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Thank you, Croatia, for the most beautiful World Cup fairytale – but there is no happy ending

  • November 2, 2019
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Zlatko Dalic’s men came from behind again in the final but they were ultimately beaten 4-2 by France, undone by an own goal and a VAR-given penalty

Ivan Rakitic admitted that Croatia had been “lucky” to reach the World Cup final but added that they had “shown great commitment in each and every game”.

The inspirational effort was there again in Moscow on Sunday; unfortunately, the good fortune was not. Neither were the legs. They finally gave out.

Once again, Croatia showed why they have been the World Cup’s comeback kings but they were beaten 4-2 by the tournament’s set-piece specialists.

It was a defeat that had its origins in the cruellest of circumstances.

Just 18 minutes into a first half that they had utterly dominated, Mario Mandzukic, the hero of the last-four victory over England, became the first man to ever score an own goal in a World Cup final by flicking a free-kick that never should have been given past Danijel Subasic.

Then, Ivan Perisic went from heaven to hell in the space of 10 minutes, lashing home left-footed from just inside the area to deservedly draw Croatia level, before being harshly penalised for an involuntary handball after referee Nestor Pitana had consulted the Video Assistant Referee (VAR).

Antoine Griezmann rolled home the spot-kick to make it 2-1 to France with what was, tellingly, their only shot of any variety in an otherwise underwhelming opening 45 minutes from the favourites.

Indeed, Bleus duo Paul Pogba and N’Golo Kante had been thoroughly outclassed by Luka Modric, Rakitic and Marcelo Brozovic during the first half, failing to secure any kind of foothold in the game.

Their bizarre passivity meant that teenage sensation Kylian Mbappe saw little of the ball in dangerous areas. When he did, he invariably gave it away, with the winger completing just two passes before the break.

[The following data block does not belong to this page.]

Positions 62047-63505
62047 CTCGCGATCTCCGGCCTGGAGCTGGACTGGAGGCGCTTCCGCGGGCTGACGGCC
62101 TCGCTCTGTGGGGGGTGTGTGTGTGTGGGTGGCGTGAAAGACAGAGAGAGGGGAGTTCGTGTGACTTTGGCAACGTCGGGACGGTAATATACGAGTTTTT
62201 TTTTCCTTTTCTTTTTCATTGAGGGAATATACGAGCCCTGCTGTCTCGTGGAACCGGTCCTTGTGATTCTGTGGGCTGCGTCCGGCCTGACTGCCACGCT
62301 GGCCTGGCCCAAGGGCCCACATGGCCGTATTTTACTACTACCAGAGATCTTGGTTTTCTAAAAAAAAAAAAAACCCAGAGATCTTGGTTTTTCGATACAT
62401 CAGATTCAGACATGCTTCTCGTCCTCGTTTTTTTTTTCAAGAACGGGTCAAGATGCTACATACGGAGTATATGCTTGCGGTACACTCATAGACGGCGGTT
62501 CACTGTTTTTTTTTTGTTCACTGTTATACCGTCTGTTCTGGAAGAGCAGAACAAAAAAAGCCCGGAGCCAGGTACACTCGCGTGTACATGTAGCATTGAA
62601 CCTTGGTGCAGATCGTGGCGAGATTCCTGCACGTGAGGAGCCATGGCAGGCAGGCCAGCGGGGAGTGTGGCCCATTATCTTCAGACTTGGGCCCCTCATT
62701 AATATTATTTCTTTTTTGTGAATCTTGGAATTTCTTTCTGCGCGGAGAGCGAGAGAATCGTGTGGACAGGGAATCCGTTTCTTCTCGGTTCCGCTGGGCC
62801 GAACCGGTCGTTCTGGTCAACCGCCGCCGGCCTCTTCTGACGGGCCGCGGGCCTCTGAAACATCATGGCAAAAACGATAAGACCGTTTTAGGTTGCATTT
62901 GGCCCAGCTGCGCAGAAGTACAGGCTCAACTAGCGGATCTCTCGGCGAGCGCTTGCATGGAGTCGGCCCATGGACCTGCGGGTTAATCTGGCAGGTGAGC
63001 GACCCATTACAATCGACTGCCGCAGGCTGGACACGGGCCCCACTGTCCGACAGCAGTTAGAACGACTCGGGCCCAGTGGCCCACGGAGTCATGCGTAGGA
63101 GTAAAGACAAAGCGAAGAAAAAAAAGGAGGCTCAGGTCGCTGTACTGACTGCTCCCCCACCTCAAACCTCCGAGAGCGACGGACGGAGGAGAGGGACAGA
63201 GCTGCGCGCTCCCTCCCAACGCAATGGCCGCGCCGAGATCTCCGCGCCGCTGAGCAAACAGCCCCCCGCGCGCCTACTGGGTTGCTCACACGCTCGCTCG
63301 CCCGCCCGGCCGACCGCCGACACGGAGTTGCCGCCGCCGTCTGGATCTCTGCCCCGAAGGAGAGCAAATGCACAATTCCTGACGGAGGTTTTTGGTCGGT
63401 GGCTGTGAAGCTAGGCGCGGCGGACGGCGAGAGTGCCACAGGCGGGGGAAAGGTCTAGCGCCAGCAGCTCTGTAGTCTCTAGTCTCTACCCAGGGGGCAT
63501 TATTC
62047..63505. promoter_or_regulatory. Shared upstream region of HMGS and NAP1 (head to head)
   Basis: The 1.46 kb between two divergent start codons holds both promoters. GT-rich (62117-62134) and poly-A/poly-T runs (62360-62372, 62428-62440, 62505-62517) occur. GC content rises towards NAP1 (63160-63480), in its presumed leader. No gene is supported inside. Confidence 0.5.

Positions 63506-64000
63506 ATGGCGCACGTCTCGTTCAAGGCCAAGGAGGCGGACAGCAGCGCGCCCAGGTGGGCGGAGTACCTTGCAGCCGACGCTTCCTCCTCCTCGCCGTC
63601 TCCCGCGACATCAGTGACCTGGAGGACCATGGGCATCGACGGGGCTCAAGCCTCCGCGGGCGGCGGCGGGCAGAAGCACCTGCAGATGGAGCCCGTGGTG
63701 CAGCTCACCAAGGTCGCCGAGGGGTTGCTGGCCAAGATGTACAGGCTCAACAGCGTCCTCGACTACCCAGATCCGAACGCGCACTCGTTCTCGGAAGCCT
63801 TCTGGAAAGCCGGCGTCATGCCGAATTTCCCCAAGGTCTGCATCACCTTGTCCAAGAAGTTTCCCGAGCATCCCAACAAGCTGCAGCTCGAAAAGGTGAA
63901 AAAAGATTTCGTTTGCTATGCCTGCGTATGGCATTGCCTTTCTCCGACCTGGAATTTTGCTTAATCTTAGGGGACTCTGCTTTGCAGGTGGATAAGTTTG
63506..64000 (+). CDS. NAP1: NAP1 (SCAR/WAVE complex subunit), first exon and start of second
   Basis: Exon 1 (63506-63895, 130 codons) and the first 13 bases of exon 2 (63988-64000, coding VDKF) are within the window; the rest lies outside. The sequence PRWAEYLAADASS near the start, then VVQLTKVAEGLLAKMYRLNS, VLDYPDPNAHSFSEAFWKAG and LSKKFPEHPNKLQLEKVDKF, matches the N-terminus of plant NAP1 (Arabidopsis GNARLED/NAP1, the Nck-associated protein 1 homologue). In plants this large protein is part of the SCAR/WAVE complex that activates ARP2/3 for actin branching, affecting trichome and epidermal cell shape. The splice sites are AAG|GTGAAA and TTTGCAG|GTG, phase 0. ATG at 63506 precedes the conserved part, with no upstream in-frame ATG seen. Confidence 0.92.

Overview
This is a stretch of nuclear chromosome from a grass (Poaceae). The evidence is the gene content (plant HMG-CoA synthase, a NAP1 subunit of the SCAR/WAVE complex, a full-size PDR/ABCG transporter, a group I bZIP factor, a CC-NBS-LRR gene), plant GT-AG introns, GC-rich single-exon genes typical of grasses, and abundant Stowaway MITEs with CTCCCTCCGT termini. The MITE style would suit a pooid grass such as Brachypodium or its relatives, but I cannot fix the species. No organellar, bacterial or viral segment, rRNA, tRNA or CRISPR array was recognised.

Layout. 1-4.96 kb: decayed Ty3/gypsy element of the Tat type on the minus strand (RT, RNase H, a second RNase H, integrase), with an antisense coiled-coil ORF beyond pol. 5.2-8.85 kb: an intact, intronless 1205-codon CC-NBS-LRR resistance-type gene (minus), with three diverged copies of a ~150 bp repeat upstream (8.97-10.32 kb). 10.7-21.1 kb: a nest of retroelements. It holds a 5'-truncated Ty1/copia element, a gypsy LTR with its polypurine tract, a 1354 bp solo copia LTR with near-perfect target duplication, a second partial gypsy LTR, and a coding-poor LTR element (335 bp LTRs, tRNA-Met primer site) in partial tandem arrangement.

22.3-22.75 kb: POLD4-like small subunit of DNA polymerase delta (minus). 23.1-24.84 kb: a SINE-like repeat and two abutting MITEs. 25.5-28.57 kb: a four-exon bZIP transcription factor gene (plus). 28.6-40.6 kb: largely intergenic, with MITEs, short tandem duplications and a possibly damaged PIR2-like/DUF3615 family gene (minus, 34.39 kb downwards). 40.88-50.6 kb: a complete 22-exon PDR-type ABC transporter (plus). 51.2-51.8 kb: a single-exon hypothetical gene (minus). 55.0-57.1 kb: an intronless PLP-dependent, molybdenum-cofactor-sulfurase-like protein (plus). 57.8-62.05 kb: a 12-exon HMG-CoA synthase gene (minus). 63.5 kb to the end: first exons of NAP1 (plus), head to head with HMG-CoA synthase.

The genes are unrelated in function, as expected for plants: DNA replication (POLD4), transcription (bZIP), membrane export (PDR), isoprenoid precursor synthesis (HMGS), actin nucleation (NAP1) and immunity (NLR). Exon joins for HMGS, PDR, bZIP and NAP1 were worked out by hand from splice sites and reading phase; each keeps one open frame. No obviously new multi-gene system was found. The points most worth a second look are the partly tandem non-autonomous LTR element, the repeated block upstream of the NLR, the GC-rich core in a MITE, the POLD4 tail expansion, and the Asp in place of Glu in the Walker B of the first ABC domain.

Griezmann was just as ineffective, at least in open play, but it was his dive that earned the free-kick from which he forced Mandzukic into his unfortunate own goal.

The Atletico Madrid attacker also demonstrated impressive composure in converting a penalty awarded against Perisic, even though the Inter ace’s handball appeared to be nothing more than a consequence of him failing to anticipate the ball coming all the way through to him.

Despite the undeniable feeling that this was simply not meant to be Croatia’s day, they continued to press after the interval, with Rakitic jumping on Pogba’s loss of possession in midfield to put Ante Rebic in on goal.

However, the winger was denied by an extraordinary fingertip save from Hugo Lloris and, when Pogba and Mbappe both beat a strangely motionless Subasic to put France three goals clear, the game was up.

Mandzukic took advantage of Lloris’ carelessness to reduce Croatia’s arrears but there was to be no comeback this time. 

This was one game too far for the team that had played 120 minutes in each of their three previous knockout games. Nobody will ever forget what they have brought to this tournament, though. 

They were the World Cup’s most united team. As Rebic told Goal, “We’ve been together for 50 days and not had the smallest incident! Believe me, I know from my clubs, that usually never happens. After a week of so many guys together, things start to crack.”

But Croatia stuck together. They just kept coming, in every single game. Three times they fell behind on their run to Moscow; three times they fought back. They did it again in Moscow but could not manage it a fifth time.

Rakitic had promised beforehand that they would leave everything out on the pitch, so that they could leave with their heads held high.

They realised that goal. They have not only made their nation proud; they have won the hearts of the footballing world with their spirit, pride and passion.

“I’ve had messages of support from Argentina, Spain, Germany, all four corners of the world,” Rakitic revealed. “It’s been fantastic.

“What really makes me happy is people said they could never imagine celebrating a goal scored as if it had been scored by their own national team.

“It goes to show we’re deserved finalists.”

They would have made for worthy winners, too, but Lady Luck had other ideas.

The dream has died but Croatia’s remarkable World Cup campaign will live on in the memories of 4.5 million people – and countless others across the globe – for many years to come.

So, thank you, Croatia, there may have been no happy ending but this has been a most beautiful fairytale.

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